"The other big ones we are going to have to grapple with are social security, Medicare, Medical and trying to keep the health care systems going. We can't cut Medicare rates to where doctors are refusing patients."
The recent dissolution of redevelopment agencies really hurts small towns like National City and Imperial Beach, Ducheny said.
"The problem is that people did not want to amend it in a way that would have tightened the rules," she said. "I saw this coming a few years ago. The heart of this problem is Proposition 13 and how property taxes are distributed. Because we froze things under Prop 13, if you were a low property tax city that didn't have a lot then those cities get stiffed from the formula."
"The original intent is still good and I am hopeful they can come up with a new version. The idea is to do things that make property in the area worth more. That benefits everybody," she said.
"The new Seacoast Inn is a good example. What the old Seacoast Inn generated in property taxes and what the new one will bring in the increment, when you get that boost that pays off for a few years you can use that revenue to pay off what you are investing in, in the same neighborhood. Then you pay that bond off with this increment. Then everybody is getting benefit from this higher property tax. But in the meantime, what you are really doing is sequestering property tax that would otherwise go to schools or community colleges."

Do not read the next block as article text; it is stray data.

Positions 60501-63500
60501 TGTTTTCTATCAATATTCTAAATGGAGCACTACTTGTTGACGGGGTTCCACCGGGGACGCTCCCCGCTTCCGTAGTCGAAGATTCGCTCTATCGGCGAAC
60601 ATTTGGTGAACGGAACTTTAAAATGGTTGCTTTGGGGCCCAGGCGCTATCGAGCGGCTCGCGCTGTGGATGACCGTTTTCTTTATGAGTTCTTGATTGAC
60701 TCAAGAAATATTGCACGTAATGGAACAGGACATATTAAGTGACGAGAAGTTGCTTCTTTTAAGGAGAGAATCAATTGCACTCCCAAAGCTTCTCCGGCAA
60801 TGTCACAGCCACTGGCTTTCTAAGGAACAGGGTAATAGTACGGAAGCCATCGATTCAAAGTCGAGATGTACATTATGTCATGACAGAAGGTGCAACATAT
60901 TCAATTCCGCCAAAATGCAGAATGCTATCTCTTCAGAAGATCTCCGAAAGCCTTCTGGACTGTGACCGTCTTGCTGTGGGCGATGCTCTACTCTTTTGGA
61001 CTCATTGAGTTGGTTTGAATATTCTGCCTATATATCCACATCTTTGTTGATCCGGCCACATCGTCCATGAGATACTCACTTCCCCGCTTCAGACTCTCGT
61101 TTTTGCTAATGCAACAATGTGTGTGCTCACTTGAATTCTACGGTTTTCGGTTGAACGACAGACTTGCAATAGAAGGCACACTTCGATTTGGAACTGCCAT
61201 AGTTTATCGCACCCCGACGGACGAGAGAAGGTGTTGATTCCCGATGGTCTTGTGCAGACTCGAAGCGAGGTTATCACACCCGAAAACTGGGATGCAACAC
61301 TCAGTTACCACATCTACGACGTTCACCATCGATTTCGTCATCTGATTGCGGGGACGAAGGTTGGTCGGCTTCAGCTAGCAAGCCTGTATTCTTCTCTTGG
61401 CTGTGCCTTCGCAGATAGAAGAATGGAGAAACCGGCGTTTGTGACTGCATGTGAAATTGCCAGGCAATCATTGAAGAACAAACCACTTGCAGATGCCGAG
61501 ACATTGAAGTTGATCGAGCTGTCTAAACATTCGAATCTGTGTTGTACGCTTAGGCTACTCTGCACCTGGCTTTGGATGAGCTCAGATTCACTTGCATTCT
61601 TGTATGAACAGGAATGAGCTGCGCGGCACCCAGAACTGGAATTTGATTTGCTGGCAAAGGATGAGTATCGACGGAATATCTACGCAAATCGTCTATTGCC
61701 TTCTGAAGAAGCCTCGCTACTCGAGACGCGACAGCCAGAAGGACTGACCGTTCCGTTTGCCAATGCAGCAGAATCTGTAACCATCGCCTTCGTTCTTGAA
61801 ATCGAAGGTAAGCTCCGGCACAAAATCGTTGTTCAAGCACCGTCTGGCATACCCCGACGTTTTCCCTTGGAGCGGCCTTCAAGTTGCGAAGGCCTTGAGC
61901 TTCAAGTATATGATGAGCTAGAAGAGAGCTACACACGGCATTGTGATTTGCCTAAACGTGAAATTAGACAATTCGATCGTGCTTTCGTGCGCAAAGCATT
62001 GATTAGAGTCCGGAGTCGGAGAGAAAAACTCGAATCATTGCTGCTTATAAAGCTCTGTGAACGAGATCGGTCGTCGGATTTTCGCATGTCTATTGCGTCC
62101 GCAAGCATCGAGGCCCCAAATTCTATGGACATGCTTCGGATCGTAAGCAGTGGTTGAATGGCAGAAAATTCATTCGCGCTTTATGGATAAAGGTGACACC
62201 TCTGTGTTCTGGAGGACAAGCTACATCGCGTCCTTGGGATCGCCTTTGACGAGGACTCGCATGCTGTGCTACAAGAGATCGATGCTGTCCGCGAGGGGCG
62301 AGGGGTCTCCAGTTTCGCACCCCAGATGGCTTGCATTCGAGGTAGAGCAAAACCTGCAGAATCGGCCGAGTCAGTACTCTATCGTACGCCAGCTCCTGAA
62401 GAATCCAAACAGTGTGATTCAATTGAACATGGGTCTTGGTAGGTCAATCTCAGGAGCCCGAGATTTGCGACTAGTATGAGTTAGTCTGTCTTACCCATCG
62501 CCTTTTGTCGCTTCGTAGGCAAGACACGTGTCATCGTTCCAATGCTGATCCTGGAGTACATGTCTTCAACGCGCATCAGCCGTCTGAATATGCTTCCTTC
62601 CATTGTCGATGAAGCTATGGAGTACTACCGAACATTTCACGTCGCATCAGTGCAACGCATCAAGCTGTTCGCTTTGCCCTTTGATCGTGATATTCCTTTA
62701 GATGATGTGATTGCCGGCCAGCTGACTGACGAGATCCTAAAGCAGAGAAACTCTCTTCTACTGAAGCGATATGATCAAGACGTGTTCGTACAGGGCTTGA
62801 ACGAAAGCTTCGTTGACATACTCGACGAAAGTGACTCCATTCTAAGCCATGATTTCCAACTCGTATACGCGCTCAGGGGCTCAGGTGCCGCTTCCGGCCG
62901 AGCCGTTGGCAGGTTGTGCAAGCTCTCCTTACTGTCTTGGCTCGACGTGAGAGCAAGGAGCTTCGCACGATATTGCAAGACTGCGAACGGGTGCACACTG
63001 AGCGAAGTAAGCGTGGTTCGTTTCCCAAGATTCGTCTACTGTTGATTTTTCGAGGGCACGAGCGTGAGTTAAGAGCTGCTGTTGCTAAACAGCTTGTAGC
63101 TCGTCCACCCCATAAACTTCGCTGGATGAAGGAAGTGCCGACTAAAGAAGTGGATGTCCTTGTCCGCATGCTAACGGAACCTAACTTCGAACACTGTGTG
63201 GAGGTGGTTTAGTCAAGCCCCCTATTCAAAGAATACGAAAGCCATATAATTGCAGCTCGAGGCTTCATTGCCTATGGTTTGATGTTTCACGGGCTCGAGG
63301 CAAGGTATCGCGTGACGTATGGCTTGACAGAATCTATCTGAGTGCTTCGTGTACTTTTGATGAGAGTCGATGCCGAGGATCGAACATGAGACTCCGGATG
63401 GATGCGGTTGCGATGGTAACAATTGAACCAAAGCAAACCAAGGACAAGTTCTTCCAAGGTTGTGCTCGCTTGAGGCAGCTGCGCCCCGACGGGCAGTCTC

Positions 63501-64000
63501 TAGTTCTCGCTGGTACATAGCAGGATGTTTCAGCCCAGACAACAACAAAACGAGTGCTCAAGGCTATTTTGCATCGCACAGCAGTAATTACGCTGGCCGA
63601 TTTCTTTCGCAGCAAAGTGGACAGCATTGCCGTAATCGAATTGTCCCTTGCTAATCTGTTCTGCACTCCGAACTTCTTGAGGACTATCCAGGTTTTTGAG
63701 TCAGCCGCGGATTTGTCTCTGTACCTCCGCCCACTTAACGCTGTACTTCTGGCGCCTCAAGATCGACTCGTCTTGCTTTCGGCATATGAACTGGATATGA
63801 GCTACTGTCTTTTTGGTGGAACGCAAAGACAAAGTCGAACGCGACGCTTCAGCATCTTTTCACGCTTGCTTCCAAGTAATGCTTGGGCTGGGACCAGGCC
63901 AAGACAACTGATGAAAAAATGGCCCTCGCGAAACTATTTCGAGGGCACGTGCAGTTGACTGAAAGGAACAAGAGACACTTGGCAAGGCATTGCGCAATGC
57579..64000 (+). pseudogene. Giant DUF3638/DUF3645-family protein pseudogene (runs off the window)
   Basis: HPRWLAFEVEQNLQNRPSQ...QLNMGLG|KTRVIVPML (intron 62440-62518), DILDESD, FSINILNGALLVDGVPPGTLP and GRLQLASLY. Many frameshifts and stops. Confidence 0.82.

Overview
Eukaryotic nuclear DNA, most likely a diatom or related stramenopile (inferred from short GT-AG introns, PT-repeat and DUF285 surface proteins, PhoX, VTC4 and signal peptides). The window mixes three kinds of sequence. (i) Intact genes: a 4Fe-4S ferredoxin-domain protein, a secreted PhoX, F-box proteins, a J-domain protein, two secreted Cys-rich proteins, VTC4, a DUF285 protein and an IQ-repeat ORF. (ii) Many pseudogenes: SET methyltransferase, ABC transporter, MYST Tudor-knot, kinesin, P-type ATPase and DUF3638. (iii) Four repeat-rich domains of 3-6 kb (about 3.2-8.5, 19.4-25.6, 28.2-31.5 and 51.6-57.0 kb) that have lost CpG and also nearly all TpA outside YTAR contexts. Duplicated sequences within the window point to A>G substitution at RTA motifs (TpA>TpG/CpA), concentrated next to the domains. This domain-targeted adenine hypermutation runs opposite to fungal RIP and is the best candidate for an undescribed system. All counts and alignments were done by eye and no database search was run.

Ducheny said she would support the idea of a community development act to funnel property tax dollars to projects that boost local economies. As a member of Congress she said she would explore ways the federal government could get involved.
"It allows a small city like Imperial Beach to complete infrastructure for a project that will help everybody move forward. The property tax split problem remains, partly because we still have these antiquated formulas that Prop 13 put in place. Not reassessing property and the problem of devalued property have constrained everybody."